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NPR: Meet Jo Jorgensen

After four days of online campaigning and speechmaking, the Libertarian Party has selected its nominee. NPR’s Scott Simon speaks to Jorgensen, an activist who teaches psychology at Clemson University.


The Libertarian Party has nominated their candidates for president and vice president online. Jo Jorgensen, a party activist who teaches psychology at Clemson University, is the 2020 Libertarian candidate for president. She joins us now from Greenville, S.C. Dr. Jorgensen, thanks so much for being with us.

Read or listen to interview here.

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  1. Anthony Dlugos Anthony Dlugos May 31, 2020

    This is a predictably horrific interview.

    Apparently she didn’t even know Spike’s platform for the v.p. nomination did indeed include the policy of a “waffle house on every corner.”

    Suggesting private charity in response to 40 million people going unemployed as a result of the coronavirus/economic lockdown is batsh*t insane.

  2. Jared Jared June 1, 2020

    “SIMON: Well, [free ponies and a Waffle House on every corner] is not your platform. You mean – are you saying Spike Cohen never said that?

    JORGENSEN: What I’m saying is now that Spike Cohen has joined my team, we’ve got a combined platform that is mine.”


  3. Anthony Dlugos Anthony Dlugos June 1, 2020

    the whole interview was a disastrous ouch.

    the interviewer must have been incredulous when she responded to the reality of 40 million unemployed with, “private charity is great.”

    my god.

    I don’t know what is worse…the waffle house platform, the reference to Spike being an anarchist, or Jo’s reference to private charity.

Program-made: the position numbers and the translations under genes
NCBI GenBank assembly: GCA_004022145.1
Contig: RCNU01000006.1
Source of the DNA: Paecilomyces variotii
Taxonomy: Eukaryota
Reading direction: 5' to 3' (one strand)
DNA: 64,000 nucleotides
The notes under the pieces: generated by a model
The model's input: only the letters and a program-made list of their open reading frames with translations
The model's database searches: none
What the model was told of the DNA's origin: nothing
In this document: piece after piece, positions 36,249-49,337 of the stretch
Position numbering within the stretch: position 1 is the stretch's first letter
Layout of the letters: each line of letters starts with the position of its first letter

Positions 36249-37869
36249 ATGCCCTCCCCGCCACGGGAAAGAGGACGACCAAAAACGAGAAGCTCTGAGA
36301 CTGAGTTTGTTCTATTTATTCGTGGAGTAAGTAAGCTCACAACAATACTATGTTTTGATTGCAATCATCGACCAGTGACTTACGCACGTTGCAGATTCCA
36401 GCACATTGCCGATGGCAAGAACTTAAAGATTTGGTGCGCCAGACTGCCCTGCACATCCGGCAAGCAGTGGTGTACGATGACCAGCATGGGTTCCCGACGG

and that is just what I remember. Don’t have the stomach to re-listen.

  4. Jared Jared June 1, 2020

    I was too afraid to click play, so I just read the transcript.

  5. Anthony Dlugos Anthony Dlugos June 1, 2020

    your fear is well-founded.

    we picked the worst possible time to run someone who was going to stick to dogmatic, ivory tower libertarianism.

    I had hopes that she was going to have some sense of context.

  6. robert capozzi robert capozzi June 1, 2020

    Painfully out of touch

  7. Jared Jared June 1, 2020

    I suspect most “ivory tower libertarians” appreciate context, nuance, and gray areas of property theory and voluntary exchange, but are more attracted to think tanks such as the Cato Institute and have little to no faith in the Libertarian Party. I’m speaking of the neoclassical liberal types who bother to engage in actual philosophical debate and discuss directional reforms.

    Rothbardian absolutists are another story. LvMI academics in general seem perfectly content to remain on the fringe, scowling at those of us who doubt the moral superiority of anti-empiricist, anti-egalitarian, anti-democratic, Austrian anarcho-capitalism. For them, libertarianism is a moral science, and the science is settled.

  8. Anthony Dlugos Anthony Dlugos June 1, 2020


    its like you said before…2,000 who buy in, lock, stock, and barrel is better than any number who get the “broad brush strokes,” as J-W 2016 proposed.

    The best of them (I tentatively put JJ in this group) are nothing if not earnest. However counterproductive they are.

  9. Anthony Dlugos Anthony Dlugos June 1, 2020

    fair enough, Jared.

    Ivory Tower Libertarians is probably the wrong term, as people can interpret that term in multiple ways.

    I meant the people who apply the philosophy in a purely theoretical manner.

    Absolutists is better.

  10. Thomas Knapp Thomas Knapp June 2, 2020

    Haven’t listened to the interview. Don’t need to. I can tell based on Anthony Dlugos’s opinion of it that it was a hard-hitting pragmatic performance that busted a bunch of his utopian anti-realpolitik delusions.

  11. Anthony Dlugos Anthony Dlugos June 2, 2020


    in my defense I’m still reeling from the bill on that clutch.

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